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The two most common types of nonprofit organizations started by individuals are public charities and private foundations.
Public charities generally are organizations that:
– By their very nature conduct inherently public activities,
– Have broad public financial support, or
– Actively function in a supporting relationship to other charitable organizations that have broad public financial support.
Private foundations are established for charitable purposes and to provide donors with a tax deduction for their contributions.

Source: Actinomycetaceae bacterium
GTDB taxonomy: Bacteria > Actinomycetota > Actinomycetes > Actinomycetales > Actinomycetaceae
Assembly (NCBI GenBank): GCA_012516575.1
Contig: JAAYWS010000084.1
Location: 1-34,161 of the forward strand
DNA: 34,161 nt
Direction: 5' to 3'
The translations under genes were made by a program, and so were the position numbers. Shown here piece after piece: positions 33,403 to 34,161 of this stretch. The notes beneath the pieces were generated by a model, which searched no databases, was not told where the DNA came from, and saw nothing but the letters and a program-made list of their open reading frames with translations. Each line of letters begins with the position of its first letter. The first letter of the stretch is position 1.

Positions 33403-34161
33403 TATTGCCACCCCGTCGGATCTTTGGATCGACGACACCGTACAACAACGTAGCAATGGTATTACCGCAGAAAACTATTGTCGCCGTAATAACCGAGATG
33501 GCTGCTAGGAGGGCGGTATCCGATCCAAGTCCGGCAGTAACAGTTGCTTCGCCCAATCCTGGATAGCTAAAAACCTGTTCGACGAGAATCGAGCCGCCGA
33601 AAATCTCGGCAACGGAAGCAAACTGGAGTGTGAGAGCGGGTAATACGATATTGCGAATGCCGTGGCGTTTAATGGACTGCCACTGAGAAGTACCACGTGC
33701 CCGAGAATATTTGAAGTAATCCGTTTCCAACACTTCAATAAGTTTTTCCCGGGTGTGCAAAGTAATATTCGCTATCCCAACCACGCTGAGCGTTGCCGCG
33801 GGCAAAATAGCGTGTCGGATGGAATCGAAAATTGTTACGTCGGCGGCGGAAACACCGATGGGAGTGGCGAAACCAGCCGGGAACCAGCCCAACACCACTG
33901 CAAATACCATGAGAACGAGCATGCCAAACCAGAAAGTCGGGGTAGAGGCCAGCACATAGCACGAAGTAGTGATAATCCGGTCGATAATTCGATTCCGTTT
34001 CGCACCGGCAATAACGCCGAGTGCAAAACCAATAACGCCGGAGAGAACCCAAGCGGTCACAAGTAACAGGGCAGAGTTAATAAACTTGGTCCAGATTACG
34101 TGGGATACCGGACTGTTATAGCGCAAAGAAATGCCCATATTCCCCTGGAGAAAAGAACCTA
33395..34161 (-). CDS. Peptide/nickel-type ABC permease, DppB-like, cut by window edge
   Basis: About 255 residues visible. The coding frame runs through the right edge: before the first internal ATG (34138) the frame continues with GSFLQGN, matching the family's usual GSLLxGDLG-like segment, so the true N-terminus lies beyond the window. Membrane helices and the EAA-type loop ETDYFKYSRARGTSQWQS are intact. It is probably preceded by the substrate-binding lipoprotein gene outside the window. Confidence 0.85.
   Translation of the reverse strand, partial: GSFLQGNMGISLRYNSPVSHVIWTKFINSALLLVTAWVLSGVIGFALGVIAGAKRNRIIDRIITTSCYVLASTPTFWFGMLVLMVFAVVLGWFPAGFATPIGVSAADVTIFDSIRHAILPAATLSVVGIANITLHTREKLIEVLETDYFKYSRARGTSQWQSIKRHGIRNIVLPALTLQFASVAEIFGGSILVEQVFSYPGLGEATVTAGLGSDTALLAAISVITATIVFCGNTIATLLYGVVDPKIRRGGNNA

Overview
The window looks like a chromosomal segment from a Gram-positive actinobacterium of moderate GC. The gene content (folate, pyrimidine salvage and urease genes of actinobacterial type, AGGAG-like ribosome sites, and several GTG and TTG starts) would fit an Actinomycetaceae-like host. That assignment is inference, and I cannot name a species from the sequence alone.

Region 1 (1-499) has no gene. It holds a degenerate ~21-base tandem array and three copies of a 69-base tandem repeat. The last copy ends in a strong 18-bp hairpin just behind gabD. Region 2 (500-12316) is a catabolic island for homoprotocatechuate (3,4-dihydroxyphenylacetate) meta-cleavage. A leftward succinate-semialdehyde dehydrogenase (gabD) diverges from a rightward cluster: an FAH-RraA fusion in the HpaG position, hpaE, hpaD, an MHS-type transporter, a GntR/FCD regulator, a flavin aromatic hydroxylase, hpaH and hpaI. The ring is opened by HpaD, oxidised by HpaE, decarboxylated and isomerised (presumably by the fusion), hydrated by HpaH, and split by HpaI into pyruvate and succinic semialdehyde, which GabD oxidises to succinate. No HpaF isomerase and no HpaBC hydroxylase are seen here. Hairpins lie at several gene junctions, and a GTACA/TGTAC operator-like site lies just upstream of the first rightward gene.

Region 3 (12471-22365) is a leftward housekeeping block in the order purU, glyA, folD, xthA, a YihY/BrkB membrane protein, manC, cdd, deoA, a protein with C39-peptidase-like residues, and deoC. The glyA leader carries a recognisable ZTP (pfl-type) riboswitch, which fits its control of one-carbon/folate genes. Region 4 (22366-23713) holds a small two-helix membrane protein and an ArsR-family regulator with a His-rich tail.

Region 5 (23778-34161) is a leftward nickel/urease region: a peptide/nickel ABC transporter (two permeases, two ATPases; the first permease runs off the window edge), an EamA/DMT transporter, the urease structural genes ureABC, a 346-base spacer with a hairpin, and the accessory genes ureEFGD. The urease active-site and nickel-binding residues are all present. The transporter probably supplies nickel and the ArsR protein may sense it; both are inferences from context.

– These entities receive most of their financial support from a small number of contributors,
– Are normally controlled by their founders or substantial donors , and
– Normally must make charitable distributions each year.
Private foundations can be subdivided into two categories: “non-operating foundations” and “operating foundations.”
Non-operating foundations must distribute annually an amount equal to 5% of their net investment assets in the form of qualifying distributions, which include grants to qualified charities as well as necessary and reasonable administrative costs.
Operating foundations are subject to the same rules as non-operating foundations, except that they make qualifying distributions by sponsoring and managing their own charitable projects, rather than by making grants to other organizations.